Empire Made Me An Englishman Adrift in Shanghai MOBI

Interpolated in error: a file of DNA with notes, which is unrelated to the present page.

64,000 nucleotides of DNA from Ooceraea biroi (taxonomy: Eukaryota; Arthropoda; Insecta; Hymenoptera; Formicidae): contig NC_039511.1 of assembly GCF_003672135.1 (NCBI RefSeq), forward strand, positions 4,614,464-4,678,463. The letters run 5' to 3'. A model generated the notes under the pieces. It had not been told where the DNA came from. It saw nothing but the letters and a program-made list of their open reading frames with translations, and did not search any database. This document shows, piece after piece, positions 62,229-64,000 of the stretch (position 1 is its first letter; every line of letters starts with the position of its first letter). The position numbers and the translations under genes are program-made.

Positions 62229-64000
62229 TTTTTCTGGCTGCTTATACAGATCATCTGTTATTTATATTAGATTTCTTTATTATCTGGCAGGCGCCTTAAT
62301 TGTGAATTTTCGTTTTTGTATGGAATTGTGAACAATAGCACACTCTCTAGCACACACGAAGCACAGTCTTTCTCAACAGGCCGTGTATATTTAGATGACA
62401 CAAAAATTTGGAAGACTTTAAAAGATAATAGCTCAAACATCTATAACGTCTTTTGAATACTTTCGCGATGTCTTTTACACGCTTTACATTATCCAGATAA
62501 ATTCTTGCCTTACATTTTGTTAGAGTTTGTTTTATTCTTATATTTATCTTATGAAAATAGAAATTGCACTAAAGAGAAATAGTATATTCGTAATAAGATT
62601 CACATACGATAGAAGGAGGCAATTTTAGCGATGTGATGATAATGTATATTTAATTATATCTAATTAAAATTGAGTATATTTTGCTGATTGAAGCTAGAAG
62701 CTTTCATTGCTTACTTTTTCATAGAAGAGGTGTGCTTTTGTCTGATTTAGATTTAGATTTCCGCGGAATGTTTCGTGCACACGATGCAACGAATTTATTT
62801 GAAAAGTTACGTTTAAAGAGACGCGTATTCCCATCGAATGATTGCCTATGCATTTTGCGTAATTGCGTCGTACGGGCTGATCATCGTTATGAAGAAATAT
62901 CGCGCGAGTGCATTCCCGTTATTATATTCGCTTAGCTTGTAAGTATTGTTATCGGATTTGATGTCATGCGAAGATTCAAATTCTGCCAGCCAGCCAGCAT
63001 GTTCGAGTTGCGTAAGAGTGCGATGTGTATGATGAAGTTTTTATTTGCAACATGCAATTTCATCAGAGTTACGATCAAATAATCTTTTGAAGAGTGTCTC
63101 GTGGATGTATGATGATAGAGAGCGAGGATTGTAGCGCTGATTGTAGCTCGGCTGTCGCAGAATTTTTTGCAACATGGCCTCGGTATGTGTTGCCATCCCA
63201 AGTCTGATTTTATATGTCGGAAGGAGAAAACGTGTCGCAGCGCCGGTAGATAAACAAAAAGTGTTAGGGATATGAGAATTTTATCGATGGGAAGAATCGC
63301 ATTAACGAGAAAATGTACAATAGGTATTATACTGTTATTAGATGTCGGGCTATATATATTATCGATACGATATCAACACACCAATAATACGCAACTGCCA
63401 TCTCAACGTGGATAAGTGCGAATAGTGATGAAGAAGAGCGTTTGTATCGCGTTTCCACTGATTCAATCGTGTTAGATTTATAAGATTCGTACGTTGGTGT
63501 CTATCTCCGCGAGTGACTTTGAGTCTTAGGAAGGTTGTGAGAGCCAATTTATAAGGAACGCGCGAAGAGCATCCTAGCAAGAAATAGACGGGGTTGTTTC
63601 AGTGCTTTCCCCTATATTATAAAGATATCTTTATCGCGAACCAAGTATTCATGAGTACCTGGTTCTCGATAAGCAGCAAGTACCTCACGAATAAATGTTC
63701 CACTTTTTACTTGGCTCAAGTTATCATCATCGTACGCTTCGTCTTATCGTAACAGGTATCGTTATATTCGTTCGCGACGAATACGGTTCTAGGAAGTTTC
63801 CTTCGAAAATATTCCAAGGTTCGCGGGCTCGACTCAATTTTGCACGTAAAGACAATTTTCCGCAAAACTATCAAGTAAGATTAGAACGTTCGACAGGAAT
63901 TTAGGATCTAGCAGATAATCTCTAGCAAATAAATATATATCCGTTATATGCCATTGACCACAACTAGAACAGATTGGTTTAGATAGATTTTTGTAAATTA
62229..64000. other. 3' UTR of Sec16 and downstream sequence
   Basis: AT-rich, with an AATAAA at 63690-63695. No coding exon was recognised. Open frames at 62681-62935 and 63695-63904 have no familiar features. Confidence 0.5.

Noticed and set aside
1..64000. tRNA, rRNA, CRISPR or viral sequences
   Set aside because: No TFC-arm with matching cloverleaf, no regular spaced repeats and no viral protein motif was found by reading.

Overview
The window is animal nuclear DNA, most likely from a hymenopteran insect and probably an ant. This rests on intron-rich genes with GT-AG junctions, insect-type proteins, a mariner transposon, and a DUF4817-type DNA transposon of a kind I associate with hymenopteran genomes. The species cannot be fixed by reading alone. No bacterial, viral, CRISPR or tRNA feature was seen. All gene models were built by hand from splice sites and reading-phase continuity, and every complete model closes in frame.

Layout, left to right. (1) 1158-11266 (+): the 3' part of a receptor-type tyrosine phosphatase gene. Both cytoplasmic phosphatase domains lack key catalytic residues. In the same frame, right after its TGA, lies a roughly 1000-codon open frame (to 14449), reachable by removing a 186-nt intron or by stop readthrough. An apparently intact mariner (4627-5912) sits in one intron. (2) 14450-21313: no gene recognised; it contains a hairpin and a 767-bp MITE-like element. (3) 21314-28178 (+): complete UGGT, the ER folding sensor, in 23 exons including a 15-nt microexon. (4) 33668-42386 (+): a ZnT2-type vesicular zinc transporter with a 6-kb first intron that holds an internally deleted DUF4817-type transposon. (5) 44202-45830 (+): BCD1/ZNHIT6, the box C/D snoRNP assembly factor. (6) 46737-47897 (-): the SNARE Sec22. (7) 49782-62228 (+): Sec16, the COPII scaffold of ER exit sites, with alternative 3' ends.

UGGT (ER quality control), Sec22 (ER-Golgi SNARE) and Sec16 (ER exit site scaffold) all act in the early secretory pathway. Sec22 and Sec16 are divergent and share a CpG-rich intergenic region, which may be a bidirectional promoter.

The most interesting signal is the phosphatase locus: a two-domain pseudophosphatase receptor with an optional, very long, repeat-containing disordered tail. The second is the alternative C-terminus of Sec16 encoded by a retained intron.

Empire Made Me An Englishman Adrift in Shanghai I liked this book a lot and its one of the most uniue history books I have read Ostensibly taking as its subject the life of a relatively unremarkable British policeman in Shanghai during the 1920s the book is able to effectively discuss a wide range of issues I read this book whilst living and working in Shanghai And it does that thing that the best of non fiction does it's almost a novel Tinkler the figure at the centre of the narrative is not a sympathetic character being a racist and a bully but he is a compelling character Some of his views I'm sorry to say made uncomfortable reading when living in the ex pat community in Shanghai 70 years later despite the intervening world war and revolution I would strongly recommend this story especially to anyone who enjoyed JG Ballard's Empire of the Sun this book being almost a preuel So I finally finished the book In the end it was uite sad even as unlikeable and racist Tinkler became What ended up getting me through was the documentation of the rising presence of Chinese agitation and how the Communist and Kuomintang fighting changed Shanghai and empire life there irrevocably It was a conscious decision of the author to use pidgin English and outdated spelling for place names and streets in Shanghai For a reader outside of China this probably wouldn't matter but to constantly in my head think nanking nanjing or Hongkew Hongiao was distracting But I did it because making the connection between Shanghai in the 1920s and 1930s and the Shanghai of today was one of the interesting aspects of reading the bookAnyway the book remains an insightful portrait of English empire told from an unusual perspective of Shanghai and foreigners of the rise of the Communist and Kuomintang but a bit of a slog My lasting impression will be that while living abroad can expand one's experience and worldliness it can also bring out unappealing traits like racism and anger It's depressing that this fact hasn't changed much over the years and I wonder if it ever will A fascinating insight into one man's life in the turmoil of the mid 20th century that is well written and explained without dumbing anything down Its books like this that really bring history to life and shows you the wider picture when it comes to the effect the Empire had ion its own subjects as much as the Empire itself I've always been fascinated by Shanghai and its role in the 20th Century before during and after the war and I got a lot from this book in terms of daily life for an ex pat Shanghai policeman This book is an extraordinary portrait of an English ex soldier turned policeman in Shanghai 1919 Maurice Tinkler was a low ranking police officer whose career was not successful A violent racist he was untenable in the early 1930s After a period as an almost homeless heavy drinker he got a job as security officer and labour supervisor for a British industrial firm in Shanghai Being in an area outside the International Settlement the plant after 1937 was in Japanese occupied territory and it was by Japanese hands that Tinkler was killed in 1939 Empire was not kind to Tinkler but what struck me most in this book is how much Tinkler comes to life and how incredibly credible this portrait of a very ordinary though rather unsympathetic man is and how close his time comes to ours 'This is a biography of a nobody that offers a window into an otherwise closed world It is a life which manages to touch us all' Empire Made MeShanghai in the wake of the First World War was one of the world's most dynamic brutal and exciting cities an incredible panorama of nightclubs opium dens gambling and murder Threatened from within by communist workers and from without by Chinese warlords and Japanese troops and governed by an ever desperate British dominated administration Shanghai was both mesmerising and terribleInto this maelstrom stepped a tough and resourceful ex veteran Englishman to join the police It is his story told in part through his rediscovered photo albums and letters that Robert Bickers has uncovered in this remarkable moving book

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